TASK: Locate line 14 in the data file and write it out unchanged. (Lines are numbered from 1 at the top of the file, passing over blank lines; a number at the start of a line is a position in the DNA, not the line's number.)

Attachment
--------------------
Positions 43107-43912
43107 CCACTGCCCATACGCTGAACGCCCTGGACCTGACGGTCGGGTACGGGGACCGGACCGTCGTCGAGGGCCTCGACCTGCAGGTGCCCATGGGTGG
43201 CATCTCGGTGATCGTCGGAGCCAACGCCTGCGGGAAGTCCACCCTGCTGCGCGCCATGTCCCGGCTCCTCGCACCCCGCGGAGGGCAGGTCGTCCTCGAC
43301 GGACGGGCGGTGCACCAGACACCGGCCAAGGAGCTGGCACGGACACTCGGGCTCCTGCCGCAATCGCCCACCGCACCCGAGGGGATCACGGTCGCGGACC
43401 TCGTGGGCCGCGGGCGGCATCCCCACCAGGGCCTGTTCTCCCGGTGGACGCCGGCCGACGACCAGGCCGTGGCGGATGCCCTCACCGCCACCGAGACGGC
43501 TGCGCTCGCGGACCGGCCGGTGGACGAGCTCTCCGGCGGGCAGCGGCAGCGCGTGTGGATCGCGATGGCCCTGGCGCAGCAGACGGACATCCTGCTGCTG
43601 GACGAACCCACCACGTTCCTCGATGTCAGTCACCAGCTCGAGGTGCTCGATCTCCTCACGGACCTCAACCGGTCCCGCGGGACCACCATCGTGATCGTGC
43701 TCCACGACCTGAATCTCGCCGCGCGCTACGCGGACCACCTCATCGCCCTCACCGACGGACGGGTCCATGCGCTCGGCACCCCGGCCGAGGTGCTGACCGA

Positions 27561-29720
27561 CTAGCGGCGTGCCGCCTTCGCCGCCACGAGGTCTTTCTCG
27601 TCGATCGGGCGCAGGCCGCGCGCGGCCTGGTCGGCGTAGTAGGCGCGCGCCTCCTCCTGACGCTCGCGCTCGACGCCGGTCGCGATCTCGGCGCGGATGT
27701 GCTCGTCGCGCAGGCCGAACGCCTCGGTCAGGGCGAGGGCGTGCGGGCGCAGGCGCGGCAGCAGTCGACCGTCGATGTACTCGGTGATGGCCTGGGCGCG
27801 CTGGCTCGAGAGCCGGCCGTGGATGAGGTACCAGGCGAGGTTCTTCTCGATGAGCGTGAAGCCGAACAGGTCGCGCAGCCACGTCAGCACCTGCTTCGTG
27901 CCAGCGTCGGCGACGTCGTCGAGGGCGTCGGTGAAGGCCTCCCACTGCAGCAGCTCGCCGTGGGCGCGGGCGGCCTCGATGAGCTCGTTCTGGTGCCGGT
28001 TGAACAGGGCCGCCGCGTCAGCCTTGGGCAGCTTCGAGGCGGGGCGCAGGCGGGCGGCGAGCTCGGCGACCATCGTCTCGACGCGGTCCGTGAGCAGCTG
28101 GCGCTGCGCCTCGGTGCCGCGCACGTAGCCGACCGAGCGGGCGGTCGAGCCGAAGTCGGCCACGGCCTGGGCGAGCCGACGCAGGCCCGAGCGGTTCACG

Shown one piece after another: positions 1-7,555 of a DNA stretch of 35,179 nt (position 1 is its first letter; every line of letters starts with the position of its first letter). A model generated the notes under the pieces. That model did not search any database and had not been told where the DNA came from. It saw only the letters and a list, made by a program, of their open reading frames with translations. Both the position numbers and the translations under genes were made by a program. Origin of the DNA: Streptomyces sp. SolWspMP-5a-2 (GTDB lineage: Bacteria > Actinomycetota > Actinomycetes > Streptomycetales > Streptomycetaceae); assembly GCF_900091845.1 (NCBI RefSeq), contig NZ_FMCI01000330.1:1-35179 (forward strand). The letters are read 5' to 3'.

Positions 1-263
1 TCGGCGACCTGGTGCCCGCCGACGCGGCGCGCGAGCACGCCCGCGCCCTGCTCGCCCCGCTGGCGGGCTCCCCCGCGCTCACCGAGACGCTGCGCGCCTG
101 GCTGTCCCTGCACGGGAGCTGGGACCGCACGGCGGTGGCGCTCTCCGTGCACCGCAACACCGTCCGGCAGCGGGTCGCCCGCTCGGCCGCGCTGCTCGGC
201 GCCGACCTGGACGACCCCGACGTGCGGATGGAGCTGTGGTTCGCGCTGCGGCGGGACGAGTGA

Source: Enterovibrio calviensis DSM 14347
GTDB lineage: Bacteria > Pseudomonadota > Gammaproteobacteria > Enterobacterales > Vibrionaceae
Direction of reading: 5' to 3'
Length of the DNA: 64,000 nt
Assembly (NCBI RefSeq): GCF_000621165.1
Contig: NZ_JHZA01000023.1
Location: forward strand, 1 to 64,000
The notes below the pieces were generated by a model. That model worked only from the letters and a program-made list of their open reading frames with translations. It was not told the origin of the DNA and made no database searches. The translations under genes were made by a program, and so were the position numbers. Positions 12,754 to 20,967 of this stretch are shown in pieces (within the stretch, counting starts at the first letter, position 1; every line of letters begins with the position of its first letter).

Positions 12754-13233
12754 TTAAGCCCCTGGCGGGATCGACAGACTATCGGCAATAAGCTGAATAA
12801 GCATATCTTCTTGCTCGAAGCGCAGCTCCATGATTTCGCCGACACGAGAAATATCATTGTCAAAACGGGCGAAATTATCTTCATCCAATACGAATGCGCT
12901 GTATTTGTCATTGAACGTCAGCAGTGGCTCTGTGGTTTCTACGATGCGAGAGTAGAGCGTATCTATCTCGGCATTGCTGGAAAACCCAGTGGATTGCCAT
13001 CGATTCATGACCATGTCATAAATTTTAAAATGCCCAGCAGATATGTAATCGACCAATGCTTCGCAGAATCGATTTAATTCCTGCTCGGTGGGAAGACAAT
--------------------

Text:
27901 CCAGCGTCGGCGACGTCGTCGAGGGCGTCGGTGAAGGCCTCCCACTGCAGCAGCTCGCCGTGGGCGCGGGCGGCCTCGATGAGCTCGTTCTGGTGCCGGT